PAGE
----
KSME International Journal

, 16:1440 | Cite as

Molecular dynamics simulation of adhesion processes

  • Sung-San Cho
  • Seungho Park


Adhesion of a hemispherical tip to the flat surface in nano-structures is simulated using the molecular dynamics technique. The tip and plates are modeled with the Lennard-Jones molecules. The simulation focuses on the deformation of the tip. Detailed descriptions on the evolution of interaction force, the energy dissipation due to adhesion hysteresis, the formation-growth-breakage of adhesive junction as well as the evolution of molecular distribution during the process are presented. The effects of the tip size, the maximum tip approach, the tip temperature, and the affinity between the tip and the mating plate are also discussed.

Key Words

Molecular Dynamics Simulation Adhesion Nano-Structure 



Distance between upper and lower surfaces




Simulation domain size


Molecular mass


Total number of molecules


Inter-distance between moleculesi andj


Cutoff radius







Greek Symbols


Affinity factor


Energy parameter


Length parameter


Potential function






i th andj th molecules


Period for adhesion process


For tip


For upper plate


Directions in rectangular coordinate


  1. Allen, M. P. and Tildesley, D. L., 1987,Computer Simulation of Liquids, Oxford University Press, New York.MATHGoogle Scholar
  2. Chaudhury, M. K. and Whitesides, G. M., 1991, “Direct Measurement of Interfacial Interactions Between Semispherical Lenses and Flat sheets of Poly(Dimethylsiloxane) and Their Chemical Derivatives,”Langmuir, Vol. 7, pp. 1013–1025.CrossRefGoogle Scholar
  3. Chen, Y. L., Helm, C. and Israelachvili, J. N., 1991, “Molecular Mechanisms Associated with Adhesion and Contact Angle Hysteresis of Monolayer Surfaces,”J. Phys. Chem., Vol. 95, pp. 10736–10747.CrossRefGoogle Scholar
  4. Cho, S. -S. and Park, S. H., 2002, “Finite Element Modeling of Hemispherical Asperity Adhesively-Contacting the Plane Surface of Semi-Infinite Rigid Body,”Journal of KSME A (submitted).Google Scholar
  5. Christopher, D., Smith, R. and Richter, A., 2001, “Nanoindentation of Carbon Materials,”Nuclear Instruments and Methods in Physics Research B, Vol. 180, pp. 117–124.CrossRefGoogle Scholar
  6. Derjaguin, B. V., Muller, V. M. and Toporov, Yu. P., 1975, “Effect of Contact Deformations on the Adhesion of Particles,”Journal of Colloid and Interface Science, Vol. 53, No. 2. pp. 314–326.CrossRefGoogle Scholar
  7. Diaz-Herrera, E., Alejandre, J., Ramirez-Santigo, G. and Forstmann, F., 1999, “Interfacial Tension Behavior of Binary and Ternary Mixtures of Partially Miscible Lennard-Jones Fluids: a Molecular Dynamics Simulation,”J. Chem. Phys., Vol. 110, pp. 8084–8089.CrossRefGoogle Scholar
  8. Haile, J. M., 1992,Molecular Dynamics Simulation, John Wiley & Sons, pp. 260–267.Google Scholar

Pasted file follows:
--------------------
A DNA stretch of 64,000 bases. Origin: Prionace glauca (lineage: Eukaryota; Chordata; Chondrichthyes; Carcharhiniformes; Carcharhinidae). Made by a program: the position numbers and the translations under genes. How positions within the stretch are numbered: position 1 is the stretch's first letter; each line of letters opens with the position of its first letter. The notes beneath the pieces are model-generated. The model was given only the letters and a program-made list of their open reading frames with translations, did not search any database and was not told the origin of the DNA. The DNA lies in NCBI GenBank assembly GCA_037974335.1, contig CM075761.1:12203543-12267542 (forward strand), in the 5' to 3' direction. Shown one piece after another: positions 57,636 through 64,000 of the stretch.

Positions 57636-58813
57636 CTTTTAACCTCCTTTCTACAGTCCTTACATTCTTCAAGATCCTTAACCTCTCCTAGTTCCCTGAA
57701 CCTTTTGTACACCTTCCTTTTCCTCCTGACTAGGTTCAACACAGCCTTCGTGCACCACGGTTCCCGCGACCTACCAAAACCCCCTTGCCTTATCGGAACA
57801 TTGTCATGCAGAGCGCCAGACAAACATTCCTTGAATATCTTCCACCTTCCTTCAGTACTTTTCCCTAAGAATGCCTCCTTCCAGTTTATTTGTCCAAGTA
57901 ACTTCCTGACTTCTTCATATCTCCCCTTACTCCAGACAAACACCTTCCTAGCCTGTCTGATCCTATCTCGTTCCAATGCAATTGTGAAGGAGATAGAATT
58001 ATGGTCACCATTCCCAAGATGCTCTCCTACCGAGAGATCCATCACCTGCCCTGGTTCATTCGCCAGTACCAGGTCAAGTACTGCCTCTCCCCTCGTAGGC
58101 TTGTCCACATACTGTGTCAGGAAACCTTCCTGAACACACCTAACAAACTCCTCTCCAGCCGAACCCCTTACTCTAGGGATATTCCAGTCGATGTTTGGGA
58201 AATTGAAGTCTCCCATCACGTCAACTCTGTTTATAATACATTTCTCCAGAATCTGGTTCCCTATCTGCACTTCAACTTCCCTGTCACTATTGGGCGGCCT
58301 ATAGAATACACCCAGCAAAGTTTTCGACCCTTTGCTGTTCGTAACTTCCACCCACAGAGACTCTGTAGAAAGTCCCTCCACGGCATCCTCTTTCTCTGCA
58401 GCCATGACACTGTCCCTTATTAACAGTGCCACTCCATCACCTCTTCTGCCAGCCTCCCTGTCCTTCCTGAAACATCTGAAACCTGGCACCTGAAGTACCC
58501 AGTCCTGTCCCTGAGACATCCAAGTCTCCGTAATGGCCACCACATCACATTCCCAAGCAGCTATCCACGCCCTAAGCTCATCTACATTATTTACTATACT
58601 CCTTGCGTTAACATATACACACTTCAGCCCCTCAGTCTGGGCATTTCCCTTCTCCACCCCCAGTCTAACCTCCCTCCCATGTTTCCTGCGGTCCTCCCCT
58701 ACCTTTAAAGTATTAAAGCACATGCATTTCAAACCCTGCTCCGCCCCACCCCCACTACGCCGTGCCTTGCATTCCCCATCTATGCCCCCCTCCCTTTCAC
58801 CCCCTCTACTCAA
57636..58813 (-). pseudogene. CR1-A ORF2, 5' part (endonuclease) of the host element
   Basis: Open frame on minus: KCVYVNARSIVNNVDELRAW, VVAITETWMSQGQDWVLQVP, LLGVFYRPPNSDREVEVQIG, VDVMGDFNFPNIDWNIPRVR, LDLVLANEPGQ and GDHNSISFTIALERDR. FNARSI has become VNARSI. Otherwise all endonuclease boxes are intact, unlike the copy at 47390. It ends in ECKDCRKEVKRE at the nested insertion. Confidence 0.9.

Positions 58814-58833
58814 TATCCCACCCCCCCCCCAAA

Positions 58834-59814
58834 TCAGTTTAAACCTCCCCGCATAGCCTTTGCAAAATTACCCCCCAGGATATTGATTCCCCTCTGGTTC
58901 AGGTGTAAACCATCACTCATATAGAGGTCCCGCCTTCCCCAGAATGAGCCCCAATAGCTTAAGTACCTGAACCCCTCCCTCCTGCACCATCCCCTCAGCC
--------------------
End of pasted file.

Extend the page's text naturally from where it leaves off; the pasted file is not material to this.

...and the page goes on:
9. Johnson, K. L., Kendall, K., and Roberts, A. D., 1971, “Surface Energy and the Contact of Elastic Solids,”Proc. R. Soc. Lond., Vol. 324, pp. 301–313.CrossRefGoogle Scholar
  10. Komanduri, R., Chandrasekaran, N. and Raff, L. M., “MD Simulation of Indentation and Scratching of Single Crystal Aluminum,”Wear, Vol. 240, pp. 113–143.Google Scholar
  11. Landman, U., 1998, “On Nanotribological Interactions: Hard and Soft Interfacial Junctions,”Solid State Communications, Vol. 107, No. 11, pp. 693–708.CrossRefGoogle Scholar
  12. Park, S. H., Lee, J. S., Choi, Y. K. and Kim, H. J., 2002. “Vibration Induced Crystallization of Amorphous Materials : Molecular Dynamics Study.” ICHMTConference, Antalya. Turkey.Google Scholar
  13. Rabinowicz, E., 1965,Friction and Wear of Materials, John Wiley & Sons, New York, pp. 52–108.Google Scholar
  14. Rafii-Tabar, H., 2000, “Modelling the Nano-Scale Phenomena in Condensed Matter Physics Via Computer-Based Numerical Simulations,”Physics Reports, Vol. 325, pp. 239–310.CrossRefGoogle Scholar
  15. Richter, A., Ries, R., Smith, R., Henkel, M. and Wolf, B., 2000, “Nanoindentation of Diamond, Graphite and Fullerne Films,”Diamond and Related Materials. Vol. 9, pp. 170–184.CrossRefGoogle Scholar
  16. Straffelini, G., 2001, “A Simplified Approach to the Adhesive Theory of Friction,”Wear, Vol. 249, pp. 79–85.Google Scholar
  17. Swope, W. C., Anderson, H. C., Berens, P. H. and Wilson, K. R., 1982, “A Computer Simulation Method for the Calculation of Equilibrium Constants for the Formation of Physical Clusters of Molecules: Application to Small Water Clusters,”J. Chem. Phys., Vol. 76, pp. 637–649.CrossRefGoogle Scholar
  18. Weng, J. G., Park, S. H, Lukes, J. R. and Tien, C. L., 2000, “Molecular Dynamics Investigation of Thickness Effect on Liquid Films,”J. Chem. Phys., Vol. 113, pp. 5917–5923.CrossRefGoogle Scholar
  19. Zhang, L. and Tanaka, H., 1997, “Towards a Deeper Understanding of Wear and Friction on the Atomic Scale-A Molecular Dynamics Analysis,”Wear, Vol. 211, pp. 44–53.CrossRefGoogle Scholar
  20. Zhang, L. and Tanaka, H., 1998, “Atomic Scale Deformation in Silicon Monocrystals Induced by Two-Body and Three-Body Contact Sliding,”Tribology International, Vol. 31, No. 8, pp. 425–433.CrossRefGoogle Scholar

Copyright information

© The Korean Society of Mechanical Engineers (KSME) 2002

Authors and Affiliations

  1. 1.Department of Mechanical and System Design EngineeringHongik UniversitySeoulKorea

Personalised recommendations